Packing some 30bhp more than the 911 S, as well as a heap of standard equipment that either comes at extra cost or is unavailable on lowlier models, the GTS is only marginally heavier. Its dark, cocoon-like interior borders on the exquisite: beautifully made, beautiful to look at and lovely to touch – especially the steering wheel, whose rim is completely covered in Alcantara fabric. Recognisable on the outside by its black-finished centre-lock wheels, logos and tailpipes, as well as smoked tail-light glasses, the GTS is also broader in the beam than regular Carreras and Targas, thanks to its wider rear axle, while Porsche Active Suspension Management lowers the ride height by 10mm (and a further centimetre still on coupes). All combine to give the car a leaner, meaner yet more muscular appearance than lesser members of the 911 range.
On the track, where in both manual and PDK-equipped Carrera 2 coupes I chase after 2016 Le Mans winner Marc Lieb (who, compared with my own frantic efforts, I must assume is enjoying a relaxed cruise around the circuit), the GTS is outstanding. Its straight-line speed is, of course, a given – though the lightning acceleration and linear power delivery are no less exhilarating for all that – but it’s on corners, where traction, grip and stability verge on the incredible, that it truly astounds.
Time was when you’d open the throttle very gingerly when exiting a bend in a 911 if you didn’t want to end up facing the way you’d come, or worse. Not in this GTS, whose brilliantly engineered chassis – aided by the wider track, torque vectoring, a limited-slip differential and optional ultra-high-performance Pirelli P Zero Corsa tyres – rewards a more assertive deployment of its almost 450 horses when feeding in the power before the apex. Indeed, so controlled, balanced and imperturbable is the car on this wind- and sand-swept circuit that it can be hard to believe the engine’s way out in the tail.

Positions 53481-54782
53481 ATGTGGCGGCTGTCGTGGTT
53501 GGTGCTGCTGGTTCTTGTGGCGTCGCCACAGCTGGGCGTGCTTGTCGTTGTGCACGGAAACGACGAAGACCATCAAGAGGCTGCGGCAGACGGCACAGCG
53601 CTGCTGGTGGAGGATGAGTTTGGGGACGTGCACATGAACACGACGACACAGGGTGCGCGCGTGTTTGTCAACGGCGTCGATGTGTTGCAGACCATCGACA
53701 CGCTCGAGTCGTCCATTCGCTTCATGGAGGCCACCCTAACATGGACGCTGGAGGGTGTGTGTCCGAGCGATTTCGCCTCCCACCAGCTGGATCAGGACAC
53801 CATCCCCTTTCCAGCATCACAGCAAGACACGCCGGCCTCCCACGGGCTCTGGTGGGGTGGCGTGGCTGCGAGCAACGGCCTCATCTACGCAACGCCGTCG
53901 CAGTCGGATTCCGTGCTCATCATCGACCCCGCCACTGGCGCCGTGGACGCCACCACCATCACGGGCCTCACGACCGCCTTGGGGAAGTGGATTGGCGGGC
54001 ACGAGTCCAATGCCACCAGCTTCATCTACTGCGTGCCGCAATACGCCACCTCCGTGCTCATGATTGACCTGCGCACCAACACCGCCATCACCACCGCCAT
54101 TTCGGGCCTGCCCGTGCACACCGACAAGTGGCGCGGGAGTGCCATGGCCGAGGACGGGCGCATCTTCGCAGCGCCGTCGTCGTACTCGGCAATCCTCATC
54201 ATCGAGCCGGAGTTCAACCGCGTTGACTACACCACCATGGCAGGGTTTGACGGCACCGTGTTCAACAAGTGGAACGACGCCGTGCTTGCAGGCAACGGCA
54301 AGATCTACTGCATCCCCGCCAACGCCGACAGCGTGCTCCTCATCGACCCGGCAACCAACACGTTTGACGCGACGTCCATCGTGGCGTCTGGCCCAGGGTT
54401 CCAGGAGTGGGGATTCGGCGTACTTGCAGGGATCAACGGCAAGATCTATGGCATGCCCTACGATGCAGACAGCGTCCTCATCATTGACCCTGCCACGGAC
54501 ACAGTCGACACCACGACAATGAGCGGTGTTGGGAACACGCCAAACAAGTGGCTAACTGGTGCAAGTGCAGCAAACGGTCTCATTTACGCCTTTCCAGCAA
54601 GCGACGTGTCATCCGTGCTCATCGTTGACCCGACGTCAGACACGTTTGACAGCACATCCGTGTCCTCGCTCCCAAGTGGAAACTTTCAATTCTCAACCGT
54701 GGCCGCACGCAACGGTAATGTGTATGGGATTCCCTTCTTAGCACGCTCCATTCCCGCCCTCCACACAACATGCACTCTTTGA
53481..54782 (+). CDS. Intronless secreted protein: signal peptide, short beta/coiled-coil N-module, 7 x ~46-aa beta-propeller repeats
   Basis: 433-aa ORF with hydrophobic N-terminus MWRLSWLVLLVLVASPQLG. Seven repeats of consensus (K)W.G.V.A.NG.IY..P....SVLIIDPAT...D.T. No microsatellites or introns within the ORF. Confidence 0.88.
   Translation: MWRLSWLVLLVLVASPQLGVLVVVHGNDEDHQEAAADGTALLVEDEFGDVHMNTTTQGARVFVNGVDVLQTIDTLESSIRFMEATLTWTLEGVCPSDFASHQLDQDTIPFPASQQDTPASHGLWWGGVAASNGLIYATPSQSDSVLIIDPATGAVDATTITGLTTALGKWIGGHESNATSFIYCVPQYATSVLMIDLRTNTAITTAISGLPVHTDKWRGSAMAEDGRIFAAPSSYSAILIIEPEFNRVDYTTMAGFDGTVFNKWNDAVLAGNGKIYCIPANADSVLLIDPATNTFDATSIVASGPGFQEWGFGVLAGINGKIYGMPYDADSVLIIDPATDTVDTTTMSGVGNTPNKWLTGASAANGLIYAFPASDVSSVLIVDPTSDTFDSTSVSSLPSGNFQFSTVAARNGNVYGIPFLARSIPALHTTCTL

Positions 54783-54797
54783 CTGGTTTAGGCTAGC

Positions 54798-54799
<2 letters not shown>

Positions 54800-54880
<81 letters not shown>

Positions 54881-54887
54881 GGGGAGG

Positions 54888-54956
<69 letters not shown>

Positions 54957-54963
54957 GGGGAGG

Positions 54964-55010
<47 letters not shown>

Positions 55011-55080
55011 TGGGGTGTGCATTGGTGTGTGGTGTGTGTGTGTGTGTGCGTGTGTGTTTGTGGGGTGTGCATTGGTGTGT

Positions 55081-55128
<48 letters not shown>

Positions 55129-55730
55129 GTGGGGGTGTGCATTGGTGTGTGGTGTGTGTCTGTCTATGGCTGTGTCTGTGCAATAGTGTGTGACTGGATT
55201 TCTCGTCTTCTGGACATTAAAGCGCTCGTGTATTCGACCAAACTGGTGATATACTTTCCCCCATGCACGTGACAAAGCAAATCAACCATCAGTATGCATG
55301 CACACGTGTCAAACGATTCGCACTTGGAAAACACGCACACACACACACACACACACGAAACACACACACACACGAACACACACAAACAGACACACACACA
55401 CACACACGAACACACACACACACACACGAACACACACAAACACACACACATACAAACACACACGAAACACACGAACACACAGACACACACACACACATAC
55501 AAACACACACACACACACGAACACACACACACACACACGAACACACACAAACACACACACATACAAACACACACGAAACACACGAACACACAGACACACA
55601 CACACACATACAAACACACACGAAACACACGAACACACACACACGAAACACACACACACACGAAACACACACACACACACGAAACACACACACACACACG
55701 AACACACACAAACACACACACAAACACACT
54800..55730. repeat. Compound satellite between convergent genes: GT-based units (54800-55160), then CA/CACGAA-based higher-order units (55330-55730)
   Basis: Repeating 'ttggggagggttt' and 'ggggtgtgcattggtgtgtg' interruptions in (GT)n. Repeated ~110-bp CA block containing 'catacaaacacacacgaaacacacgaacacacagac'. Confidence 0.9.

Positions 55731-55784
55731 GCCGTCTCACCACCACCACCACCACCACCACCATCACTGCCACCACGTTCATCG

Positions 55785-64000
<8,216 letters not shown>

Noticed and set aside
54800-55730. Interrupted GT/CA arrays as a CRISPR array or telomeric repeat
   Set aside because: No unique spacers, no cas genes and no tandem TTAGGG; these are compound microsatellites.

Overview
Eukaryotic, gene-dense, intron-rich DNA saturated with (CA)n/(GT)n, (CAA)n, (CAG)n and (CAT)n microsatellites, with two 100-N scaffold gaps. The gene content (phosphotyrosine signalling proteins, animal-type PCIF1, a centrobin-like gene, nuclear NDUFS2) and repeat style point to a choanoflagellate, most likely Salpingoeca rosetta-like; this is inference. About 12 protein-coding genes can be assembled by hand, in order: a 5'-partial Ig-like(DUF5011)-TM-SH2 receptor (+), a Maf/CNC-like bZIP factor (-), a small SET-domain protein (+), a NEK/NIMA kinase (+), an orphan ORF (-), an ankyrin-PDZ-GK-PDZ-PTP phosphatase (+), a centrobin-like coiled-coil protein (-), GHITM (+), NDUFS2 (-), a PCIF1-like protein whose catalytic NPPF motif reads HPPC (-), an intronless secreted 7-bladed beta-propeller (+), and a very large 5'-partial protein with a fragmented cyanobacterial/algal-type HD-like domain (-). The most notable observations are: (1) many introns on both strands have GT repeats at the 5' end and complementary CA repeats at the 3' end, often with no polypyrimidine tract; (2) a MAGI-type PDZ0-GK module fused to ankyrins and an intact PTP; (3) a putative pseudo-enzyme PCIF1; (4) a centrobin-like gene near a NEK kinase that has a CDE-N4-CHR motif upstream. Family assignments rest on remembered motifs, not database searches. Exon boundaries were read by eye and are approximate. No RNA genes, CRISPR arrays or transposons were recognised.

You won’t be pushing the GTS quite so hard on public roads, but a three-hour dash back to Cape Town on a glorious summer afternoon turns out to be as much fun as it’s possible to have on four wheels. This time I’m driving the Targa 4 with PDK, whose structural reinforcements and all-wheel drive system make it 150kg heavier than a rear-driven Carrera coupe, though the car is so vibrant, so responsive and so sharp on our route through the magnificent Franschhoek Pass that the extra weight seems an irrelevancy.
Unlike the rear-drive GTS, Carrera and Targa 4 models get both an electronic differential and the trick PTV Plus braking system, which in combination with the other chassis revisions help make it keener and more agile than almost any other 911 I’ve driven. The engine offers a deep well of power that’s available on demand, the brakes (350mm discs at the front, 330 rear) are astounding, and handling and steering are secure and precise. Simply put, it’s terrific.
You could, of course, settle for a 911 S, then up-spec the options so you’d have a GTS in almost everything but name – but you’d pay more in the end, and it wouldn’t look quite so cool. Moreover, I doubt it could wholly replicate the brilliance of the 911 GTS, which somehow seems to add a fraction extra to the considerable sum of its parts.
Barring special-edition GT3s, RSs and Rs, is there a better 911 right now? I’d venture there isn’t. And though I won’t stick my neck out quite so far as to say that makes it the greatest sports car ever, I won’t bet against it either.